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    On getting a drivers license, require defensive driving tactics class and hazardous driving conditions training "snow, rain, dust."

    Possession of drugs, should be the same as alcohol. Legal in your own home. DUI, since driving is a privilege, would = harsh punishments, as listed above.

    Driving while texting/calling should be fine, until they get into an accident while doing so. Some (few) people can manage to do that and drive fine. Others are horrible at doing so. But to punish everyone for something that a group does wrong, would be irresponsible, and an "I know what is best for YOU" mentality. Just like all of the recent shootings that have been going on. The Brady Campaign likes to take everyone's 2A rights and flush them down the toilet because of the few that decide to kill people using a specific TOOL.

  14. #14
    Regular Member swatspyder's Avatar
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    NavyLT wrote:
    swatspyder wrote:
    "the ability to do whatever one wants without consequence - unless they hurt someone else." - This is EXACTLY what I am saying should be done.
    and that is exactly what I understood you to be saying. Basically, then we would only need a small handful of laws:

    Any person who, by negligent actions, causes harm to another shall be fined not more the $500 and/or 30 days in jail.

    Any person who, by negligent actions, causes harm to another that results in the loss of a limb or the use of one of the senses shall be fined not more than $5,000 and/or 1 year in jail.

    Any person who, by negligent actions, causes harm to another that results in the death of that person shall be jailed for life.

    That would basically be it. Everything else would be legal. Do I have that correct?

    Then we start with a case where you run a red light and you hit me, causing me injury. Well, then, you can claim that I was the negligent party because I should have known that there is no specific law against running a red light and, therefore, I should have been more cautious when going through a green light, knowing that the red light was merely a suggestion to stop, but not illegal to not stop.
    That final case would be covered by #1 or #2 that you listed. You are defining this too simply. Instructors teach you that RED means stop, YELLOW means proceed with caution, and GREEN means go. To not understand that would be negligent on that person's part. And considering what I said above about requiring more training for receiving a license would apply to what the instructors teach you.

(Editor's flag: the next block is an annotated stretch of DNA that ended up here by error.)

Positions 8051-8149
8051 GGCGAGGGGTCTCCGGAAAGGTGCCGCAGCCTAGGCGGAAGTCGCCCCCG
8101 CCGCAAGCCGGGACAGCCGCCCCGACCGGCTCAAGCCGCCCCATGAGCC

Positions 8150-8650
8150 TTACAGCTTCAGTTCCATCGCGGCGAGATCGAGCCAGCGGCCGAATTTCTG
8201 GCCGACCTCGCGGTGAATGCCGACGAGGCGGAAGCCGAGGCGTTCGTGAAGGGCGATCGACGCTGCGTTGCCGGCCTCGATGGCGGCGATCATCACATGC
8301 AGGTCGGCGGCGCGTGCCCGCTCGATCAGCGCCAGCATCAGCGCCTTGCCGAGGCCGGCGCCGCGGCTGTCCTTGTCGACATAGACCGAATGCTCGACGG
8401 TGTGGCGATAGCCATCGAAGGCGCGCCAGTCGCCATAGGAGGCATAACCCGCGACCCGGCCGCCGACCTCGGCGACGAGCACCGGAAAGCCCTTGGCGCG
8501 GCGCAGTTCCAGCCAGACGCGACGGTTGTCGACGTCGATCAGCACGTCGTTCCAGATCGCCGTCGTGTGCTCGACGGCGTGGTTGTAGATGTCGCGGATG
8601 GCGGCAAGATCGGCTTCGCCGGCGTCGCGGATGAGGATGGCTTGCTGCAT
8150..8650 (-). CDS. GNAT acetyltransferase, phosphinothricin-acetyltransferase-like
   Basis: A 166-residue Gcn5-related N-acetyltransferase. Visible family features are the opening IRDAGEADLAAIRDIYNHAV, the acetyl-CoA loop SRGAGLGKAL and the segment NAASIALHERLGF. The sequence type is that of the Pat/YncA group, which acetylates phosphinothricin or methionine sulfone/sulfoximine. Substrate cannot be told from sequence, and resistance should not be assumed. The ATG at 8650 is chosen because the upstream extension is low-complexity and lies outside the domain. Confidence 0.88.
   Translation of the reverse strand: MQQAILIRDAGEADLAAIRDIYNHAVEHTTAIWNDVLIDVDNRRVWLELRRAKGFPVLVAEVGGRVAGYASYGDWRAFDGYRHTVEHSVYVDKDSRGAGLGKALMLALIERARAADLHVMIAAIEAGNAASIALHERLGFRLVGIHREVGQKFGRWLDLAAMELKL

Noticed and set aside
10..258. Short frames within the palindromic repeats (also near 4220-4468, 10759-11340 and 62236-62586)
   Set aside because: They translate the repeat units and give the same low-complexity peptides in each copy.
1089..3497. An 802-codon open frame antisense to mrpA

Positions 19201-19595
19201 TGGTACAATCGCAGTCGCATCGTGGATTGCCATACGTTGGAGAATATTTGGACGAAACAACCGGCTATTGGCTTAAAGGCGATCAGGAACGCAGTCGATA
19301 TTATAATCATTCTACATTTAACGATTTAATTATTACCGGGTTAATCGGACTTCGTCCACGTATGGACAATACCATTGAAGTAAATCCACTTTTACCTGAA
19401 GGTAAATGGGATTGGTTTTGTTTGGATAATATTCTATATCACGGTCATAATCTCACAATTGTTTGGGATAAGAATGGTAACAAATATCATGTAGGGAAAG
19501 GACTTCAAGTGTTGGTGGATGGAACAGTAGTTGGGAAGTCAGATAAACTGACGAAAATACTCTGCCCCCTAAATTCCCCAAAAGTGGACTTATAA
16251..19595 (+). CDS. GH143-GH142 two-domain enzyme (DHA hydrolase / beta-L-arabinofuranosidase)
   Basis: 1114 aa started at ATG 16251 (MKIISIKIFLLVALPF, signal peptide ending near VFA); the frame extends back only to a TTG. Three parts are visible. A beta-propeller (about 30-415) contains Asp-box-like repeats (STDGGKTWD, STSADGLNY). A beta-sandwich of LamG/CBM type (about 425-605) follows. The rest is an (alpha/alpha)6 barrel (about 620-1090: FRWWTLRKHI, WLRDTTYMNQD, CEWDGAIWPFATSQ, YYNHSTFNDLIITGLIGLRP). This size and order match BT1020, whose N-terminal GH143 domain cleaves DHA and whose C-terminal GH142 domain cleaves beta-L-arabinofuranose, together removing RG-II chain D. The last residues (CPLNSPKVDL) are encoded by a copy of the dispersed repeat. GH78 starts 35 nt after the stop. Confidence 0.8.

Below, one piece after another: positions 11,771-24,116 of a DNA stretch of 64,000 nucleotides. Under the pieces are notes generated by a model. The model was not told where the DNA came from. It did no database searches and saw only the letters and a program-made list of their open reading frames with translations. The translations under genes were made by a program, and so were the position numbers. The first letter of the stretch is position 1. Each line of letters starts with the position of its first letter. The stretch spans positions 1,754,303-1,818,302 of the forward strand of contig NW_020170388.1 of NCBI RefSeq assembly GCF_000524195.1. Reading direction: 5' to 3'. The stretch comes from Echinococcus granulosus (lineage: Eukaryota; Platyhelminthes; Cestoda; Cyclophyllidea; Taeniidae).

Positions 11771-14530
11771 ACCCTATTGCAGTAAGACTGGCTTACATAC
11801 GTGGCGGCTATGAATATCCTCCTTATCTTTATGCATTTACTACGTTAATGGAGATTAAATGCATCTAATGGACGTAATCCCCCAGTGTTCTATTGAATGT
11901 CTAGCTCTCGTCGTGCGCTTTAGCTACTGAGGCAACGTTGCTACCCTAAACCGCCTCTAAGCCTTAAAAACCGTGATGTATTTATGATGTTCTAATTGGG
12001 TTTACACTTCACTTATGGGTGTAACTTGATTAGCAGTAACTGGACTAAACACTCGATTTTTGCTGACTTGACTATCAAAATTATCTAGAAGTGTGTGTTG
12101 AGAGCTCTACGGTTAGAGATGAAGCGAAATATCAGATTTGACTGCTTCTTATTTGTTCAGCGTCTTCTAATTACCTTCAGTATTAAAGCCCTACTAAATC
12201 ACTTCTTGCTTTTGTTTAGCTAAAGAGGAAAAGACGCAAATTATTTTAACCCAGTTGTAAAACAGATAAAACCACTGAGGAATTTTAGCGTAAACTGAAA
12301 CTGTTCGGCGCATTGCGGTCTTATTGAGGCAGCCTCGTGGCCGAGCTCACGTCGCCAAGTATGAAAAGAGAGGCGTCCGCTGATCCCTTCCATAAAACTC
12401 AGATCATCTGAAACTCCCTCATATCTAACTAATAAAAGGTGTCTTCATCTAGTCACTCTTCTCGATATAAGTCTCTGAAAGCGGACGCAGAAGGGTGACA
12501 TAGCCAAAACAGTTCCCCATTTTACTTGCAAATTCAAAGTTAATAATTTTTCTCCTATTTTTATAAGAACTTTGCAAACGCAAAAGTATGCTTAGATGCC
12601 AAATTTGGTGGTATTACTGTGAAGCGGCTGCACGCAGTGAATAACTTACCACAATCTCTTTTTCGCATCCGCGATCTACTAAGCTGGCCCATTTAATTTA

It's like what is written in the bible. How many people follow God, but don't follow (all of) the 10 Commandments?

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    That is kinda like hunting without a license. No license, no bag limit.

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    Campaign Veteran gogodawgs's Avatar
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    Ok let me get this straight...

    1) No signs

    2) No enforcement (jurisdiction says it is the US Postal Inspector, and I am sure there are how many convictions? 0 would be my guess unless it is a secondary citation)

    I am sure there is CC at the post office all the time. Remember 1 in 20 adults in the state of WA have their CPL.
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    Decoligny wrote:
    jinj wrote:
    Since you allowed to mail a hand gun via the USPS, their laws aren't clear.
    No, you are not allowed to mail a handgun via USPS.

    From the ATF:
    A nonlicensee may mail a shotgun or rifle to a resident of his or her own state or to a licensee in any state. Handguns are not mailable. A common or contract carrier must be used to ship a handgun. A nonlicensee may not transfer any firearm to a nonlicensed resident of another state. The Postal Service recommends that longguns be sent by registered mail and that no marking of any kind which would indicate the nature of the contents be placed on the outside of any parcel containing firearms.
    If you are FFL you can.
    Licensed persons can ship a rifle, shotguns, or handguns by US Mail.